California's ban on "ex-gay" reparative therapy for minors was upheld Thursday by a federal appeals court.
The Ninth Circuit Court of Appeals ruled unanimously that the law, which prohibits children younger than 18 from undergoing "sexual orientation change efforts" at the hands of licensed therapists, "does not violate the free speech rights of practitioners or minor patients, is neither vague nor overbroad, and does not violate parents' fundamental rights."
Furthermore, the 3-0 decision states the state Legislature was within its right to pass the legislation in order to protect the well-being of minors, and under its police power, "California has authority to prohibit licensed mental health providers from administering therapies that the legislature has deemed harmful."
California became the first state in the nation to outlaw reparative therapy after Gov. Jerry Brown (D) signed the legislation into law last September. Set to go into effect Jan. 1, the law's implementation was delayed after legal challenges from therapists who engage in a practice the American Psychological Association has found to pose critical health risks, including suicide. According to the Associated Press, that injunction is now lifted following today's ruling.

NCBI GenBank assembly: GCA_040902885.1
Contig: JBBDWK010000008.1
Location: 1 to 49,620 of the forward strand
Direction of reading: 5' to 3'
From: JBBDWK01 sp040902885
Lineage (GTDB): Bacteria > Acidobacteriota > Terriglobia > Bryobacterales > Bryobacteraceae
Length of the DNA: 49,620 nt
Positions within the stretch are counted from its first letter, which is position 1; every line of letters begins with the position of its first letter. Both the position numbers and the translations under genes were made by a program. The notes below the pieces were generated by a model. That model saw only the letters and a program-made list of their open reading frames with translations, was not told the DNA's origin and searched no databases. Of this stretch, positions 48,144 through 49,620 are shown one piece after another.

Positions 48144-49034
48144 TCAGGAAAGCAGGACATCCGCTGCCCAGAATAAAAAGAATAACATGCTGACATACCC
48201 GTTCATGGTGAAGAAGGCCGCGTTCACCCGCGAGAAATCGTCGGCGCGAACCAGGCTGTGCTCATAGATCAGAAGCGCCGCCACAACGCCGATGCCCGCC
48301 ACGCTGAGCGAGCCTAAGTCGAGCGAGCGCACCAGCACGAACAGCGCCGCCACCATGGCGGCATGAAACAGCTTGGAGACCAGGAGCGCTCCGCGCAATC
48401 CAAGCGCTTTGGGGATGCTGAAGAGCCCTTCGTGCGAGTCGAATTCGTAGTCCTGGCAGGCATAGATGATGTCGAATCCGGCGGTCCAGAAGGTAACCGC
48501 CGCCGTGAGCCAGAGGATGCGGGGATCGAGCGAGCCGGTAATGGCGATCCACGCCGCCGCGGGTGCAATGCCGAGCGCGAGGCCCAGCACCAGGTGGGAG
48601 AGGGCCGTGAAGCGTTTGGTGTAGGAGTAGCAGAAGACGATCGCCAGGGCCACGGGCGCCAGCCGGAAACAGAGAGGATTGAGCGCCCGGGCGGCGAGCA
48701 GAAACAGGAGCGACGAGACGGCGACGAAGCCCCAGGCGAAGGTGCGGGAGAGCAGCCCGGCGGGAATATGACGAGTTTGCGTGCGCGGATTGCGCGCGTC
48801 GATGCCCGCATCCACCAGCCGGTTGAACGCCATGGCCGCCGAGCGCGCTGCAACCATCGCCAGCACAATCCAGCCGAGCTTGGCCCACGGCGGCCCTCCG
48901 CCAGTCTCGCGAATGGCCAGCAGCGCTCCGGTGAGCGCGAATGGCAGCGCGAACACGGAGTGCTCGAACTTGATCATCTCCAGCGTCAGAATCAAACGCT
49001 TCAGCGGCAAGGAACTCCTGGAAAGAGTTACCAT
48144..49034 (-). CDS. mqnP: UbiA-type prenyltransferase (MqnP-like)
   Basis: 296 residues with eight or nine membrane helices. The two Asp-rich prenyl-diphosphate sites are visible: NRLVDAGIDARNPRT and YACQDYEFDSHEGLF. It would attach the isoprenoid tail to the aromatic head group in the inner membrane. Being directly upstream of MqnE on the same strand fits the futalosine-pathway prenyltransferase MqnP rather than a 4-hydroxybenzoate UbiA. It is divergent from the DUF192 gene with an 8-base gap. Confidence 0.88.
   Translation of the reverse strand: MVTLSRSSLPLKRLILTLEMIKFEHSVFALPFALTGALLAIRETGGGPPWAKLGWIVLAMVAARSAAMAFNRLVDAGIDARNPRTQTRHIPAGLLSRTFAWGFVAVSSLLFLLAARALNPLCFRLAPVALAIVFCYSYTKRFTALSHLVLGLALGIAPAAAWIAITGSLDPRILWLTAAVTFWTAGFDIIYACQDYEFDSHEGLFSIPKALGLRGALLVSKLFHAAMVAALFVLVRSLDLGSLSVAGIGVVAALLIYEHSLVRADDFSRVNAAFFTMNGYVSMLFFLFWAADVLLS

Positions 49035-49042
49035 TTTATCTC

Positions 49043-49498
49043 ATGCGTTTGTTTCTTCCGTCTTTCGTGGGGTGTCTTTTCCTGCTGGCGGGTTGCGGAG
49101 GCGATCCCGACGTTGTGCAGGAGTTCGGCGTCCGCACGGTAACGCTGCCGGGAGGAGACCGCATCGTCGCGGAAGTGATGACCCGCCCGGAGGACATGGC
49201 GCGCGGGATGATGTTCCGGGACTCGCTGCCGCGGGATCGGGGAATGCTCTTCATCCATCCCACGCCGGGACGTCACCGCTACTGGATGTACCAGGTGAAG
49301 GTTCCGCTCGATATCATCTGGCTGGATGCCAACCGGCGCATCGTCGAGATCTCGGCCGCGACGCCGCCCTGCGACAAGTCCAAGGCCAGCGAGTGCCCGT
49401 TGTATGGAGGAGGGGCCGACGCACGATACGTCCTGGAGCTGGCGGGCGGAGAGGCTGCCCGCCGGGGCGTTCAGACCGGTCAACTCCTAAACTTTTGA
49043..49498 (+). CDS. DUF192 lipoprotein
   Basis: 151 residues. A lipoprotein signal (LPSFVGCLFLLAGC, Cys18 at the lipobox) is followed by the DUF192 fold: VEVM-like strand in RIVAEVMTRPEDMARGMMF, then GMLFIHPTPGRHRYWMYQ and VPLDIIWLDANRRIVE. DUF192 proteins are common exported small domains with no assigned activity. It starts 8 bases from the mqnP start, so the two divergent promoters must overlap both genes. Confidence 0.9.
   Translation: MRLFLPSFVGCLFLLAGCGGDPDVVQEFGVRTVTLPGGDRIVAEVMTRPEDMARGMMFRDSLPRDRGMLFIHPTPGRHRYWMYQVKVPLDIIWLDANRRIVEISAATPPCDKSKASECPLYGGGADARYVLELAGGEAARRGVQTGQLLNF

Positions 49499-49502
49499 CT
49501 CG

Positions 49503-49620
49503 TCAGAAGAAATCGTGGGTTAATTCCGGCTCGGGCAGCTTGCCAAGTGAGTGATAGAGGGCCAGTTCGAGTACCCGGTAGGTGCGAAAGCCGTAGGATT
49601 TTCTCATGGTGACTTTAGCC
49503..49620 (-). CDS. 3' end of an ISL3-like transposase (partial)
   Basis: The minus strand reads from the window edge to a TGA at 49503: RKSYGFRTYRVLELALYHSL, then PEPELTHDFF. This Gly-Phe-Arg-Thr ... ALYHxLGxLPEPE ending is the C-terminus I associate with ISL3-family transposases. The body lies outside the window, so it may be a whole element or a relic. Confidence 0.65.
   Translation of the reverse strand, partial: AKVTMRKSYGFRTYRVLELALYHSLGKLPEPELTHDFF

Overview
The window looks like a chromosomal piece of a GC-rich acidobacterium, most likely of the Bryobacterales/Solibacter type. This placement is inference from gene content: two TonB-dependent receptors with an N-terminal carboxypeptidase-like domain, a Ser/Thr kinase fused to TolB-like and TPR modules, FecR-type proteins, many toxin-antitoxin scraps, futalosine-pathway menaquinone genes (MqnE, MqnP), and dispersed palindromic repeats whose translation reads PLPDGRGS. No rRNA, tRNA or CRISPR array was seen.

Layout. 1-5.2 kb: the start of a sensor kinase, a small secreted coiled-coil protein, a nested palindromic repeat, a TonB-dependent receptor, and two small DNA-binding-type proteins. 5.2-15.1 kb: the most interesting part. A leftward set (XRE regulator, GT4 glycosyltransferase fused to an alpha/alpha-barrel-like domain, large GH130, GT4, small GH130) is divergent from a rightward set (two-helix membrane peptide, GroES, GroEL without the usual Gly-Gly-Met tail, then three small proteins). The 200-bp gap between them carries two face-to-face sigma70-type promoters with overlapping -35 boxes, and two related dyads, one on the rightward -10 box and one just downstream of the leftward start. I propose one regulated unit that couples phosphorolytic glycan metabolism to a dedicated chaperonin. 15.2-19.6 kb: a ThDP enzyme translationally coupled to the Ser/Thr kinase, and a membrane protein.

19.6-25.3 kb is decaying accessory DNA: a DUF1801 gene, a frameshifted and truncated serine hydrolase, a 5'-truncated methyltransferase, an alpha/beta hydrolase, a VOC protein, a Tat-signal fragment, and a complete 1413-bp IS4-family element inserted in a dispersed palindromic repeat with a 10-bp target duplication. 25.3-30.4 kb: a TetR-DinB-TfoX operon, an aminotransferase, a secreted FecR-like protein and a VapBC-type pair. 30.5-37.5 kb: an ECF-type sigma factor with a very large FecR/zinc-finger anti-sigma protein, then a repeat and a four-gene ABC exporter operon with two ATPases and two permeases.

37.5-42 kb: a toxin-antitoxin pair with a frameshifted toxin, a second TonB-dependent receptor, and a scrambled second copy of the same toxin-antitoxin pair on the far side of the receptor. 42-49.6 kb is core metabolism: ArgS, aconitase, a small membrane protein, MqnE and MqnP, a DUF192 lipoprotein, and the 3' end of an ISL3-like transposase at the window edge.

"Today the court made a powerful statement that California's LGBT young people deserve to be protected from grave psychological abuse," said Human Rights Campaign President Chad Griffin in a statement. "We're grateful to the court for recognizing that the law is a valid exercise of California's duty to regulate medical professionals and ensure that they do not advance ineffective and harmful practices. The law will put an end to practices that have not only been debunked as junk science, but have been proven to have drastically negative effects on youth well-being."
New Jersey followed California as the second state to ban ex-gay therapy after Gov. Chris Christie (R) signed similar legislation into law earlier this month, which has also been challenged by conservative groups. HRC, along with other LGBT-rights organizations, have called on states to follow California and New Jersey and approve similar bans.
"We will continue our fight against this kind of child abuse, which has been deemed harmful to children by all major mental health, medical, and child welfare organizations," Griffin added.
[Photo: Jerry Brown. Credit: Neon Tommy/Wikimedia Commons.]